Alcohol as a risk factor for drownings: a review of the literature (1950-1985)

Accid Anal Prev. 1988 Feb;20(1):19-25. doi: 10.1016/0001-4575(88)90011-5.


We identified 36 English language studies (1950-1985) on alcohol and drownings. The majority of these were descriptive, reporting on the percent of drowning victims positive for alcohol upon autopsy. Most studies fell into one of three categories: Type A--complete ascertainment, duration of submergence specified; Type B--complete ascertainment, duration of submergence unspecified; Type C--partial ascertainment. Among Type A studies, percent of positives for alcohol ranged from 29% to 47%. Among Type B studies, percents ranged from 15% to 69%. Among Type C studies, percents ranged from 18% to 86%. We conclude that (1) between 25% and 50% of adult drowning victims have been exposed to alcohol and that (2) without data on the frequency of alcohol consumption among non-victims engaged in aquatic activities, the causal role of alcohol in drownings is uncertain. Suggestions for further research are offered.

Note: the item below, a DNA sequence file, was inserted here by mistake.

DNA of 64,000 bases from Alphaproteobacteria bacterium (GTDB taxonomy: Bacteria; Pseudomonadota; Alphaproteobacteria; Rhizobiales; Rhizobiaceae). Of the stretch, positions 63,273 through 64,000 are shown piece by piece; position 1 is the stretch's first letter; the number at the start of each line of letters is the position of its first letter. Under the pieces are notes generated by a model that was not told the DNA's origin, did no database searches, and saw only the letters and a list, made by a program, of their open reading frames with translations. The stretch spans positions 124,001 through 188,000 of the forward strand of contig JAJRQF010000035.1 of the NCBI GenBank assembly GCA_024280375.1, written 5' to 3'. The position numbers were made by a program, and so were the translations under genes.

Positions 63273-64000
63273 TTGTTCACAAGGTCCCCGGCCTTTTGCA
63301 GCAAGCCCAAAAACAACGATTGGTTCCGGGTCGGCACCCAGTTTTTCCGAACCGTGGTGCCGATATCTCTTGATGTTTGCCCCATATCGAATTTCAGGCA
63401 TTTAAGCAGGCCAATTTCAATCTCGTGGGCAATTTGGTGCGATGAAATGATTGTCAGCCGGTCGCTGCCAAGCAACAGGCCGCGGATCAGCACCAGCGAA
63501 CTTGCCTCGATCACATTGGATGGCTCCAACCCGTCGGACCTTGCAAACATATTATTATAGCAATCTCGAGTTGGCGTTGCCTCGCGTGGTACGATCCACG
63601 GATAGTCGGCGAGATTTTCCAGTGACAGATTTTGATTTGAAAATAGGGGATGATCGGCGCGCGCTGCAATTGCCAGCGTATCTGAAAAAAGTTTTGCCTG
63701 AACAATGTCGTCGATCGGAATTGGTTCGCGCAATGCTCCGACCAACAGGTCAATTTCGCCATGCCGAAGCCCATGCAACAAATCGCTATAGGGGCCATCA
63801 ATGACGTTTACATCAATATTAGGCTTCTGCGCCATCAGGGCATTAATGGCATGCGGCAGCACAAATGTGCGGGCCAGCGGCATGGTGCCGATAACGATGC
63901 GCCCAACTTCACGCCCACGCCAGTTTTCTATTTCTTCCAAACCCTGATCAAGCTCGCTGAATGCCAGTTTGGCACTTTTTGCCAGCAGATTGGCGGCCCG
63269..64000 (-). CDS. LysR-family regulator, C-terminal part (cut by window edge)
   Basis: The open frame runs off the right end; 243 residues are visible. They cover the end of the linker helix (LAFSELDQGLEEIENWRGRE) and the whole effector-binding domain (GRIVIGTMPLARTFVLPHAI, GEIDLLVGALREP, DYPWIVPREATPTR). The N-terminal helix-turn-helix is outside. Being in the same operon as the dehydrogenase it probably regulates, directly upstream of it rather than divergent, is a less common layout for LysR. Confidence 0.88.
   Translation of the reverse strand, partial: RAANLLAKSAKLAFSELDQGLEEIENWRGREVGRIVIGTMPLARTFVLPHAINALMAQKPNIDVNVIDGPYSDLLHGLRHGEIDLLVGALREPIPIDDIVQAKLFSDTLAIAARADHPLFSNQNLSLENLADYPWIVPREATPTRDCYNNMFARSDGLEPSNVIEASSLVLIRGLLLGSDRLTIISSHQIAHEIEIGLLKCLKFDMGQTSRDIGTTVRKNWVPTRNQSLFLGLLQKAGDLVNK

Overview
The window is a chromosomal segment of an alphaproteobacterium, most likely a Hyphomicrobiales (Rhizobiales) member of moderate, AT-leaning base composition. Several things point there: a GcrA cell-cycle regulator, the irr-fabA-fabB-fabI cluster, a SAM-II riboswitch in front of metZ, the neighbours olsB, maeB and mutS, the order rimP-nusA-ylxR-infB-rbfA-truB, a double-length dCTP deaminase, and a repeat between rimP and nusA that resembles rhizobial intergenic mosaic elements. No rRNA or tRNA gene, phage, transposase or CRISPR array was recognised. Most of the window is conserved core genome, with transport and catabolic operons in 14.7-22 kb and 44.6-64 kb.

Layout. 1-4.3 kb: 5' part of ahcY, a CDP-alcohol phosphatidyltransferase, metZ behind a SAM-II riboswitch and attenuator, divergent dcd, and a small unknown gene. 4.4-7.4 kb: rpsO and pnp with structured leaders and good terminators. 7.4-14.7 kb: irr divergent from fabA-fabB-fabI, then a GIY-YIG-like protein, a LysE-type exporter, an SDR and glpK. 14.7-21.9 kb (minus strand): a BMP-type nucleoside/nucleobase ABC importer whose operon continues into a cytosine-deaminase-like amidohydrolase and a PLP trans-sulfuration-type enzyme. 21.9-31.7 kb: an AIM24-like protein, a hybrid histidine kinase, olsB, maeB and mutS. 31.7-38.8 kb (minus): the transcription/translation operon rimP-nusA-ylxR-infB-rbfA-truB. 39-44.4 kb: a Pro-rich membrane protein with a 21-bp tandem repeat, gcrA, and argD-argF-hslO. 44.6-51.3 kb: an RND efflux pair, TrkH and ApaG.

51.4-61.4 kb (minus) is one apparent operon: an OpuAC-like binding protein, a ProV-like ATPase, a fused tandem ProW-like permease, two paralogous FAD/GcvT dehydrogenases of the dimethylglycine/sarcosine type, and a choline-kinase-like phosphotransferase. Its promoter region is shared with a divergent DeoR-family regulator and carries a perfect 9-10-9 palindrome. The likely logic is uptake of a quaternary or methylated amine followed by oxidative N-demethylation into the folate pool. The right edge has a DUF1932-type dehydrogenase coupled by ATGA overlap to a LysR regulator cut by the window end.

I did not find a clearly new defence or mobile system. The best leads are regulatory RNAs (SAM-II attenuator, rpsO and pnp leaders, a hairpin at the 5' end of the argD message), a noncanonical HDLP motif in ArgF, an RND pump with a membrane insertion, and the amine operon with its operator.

Publication types

  • Research Support, U.S. Gov't, P.H.S.
  • Review

MeSH terms

  • Adult
  • Alcohol Drinking
  • Alcoholic Intoxication / complications*
  • Drowning / etiology*
  • Humans
  • Risk Factors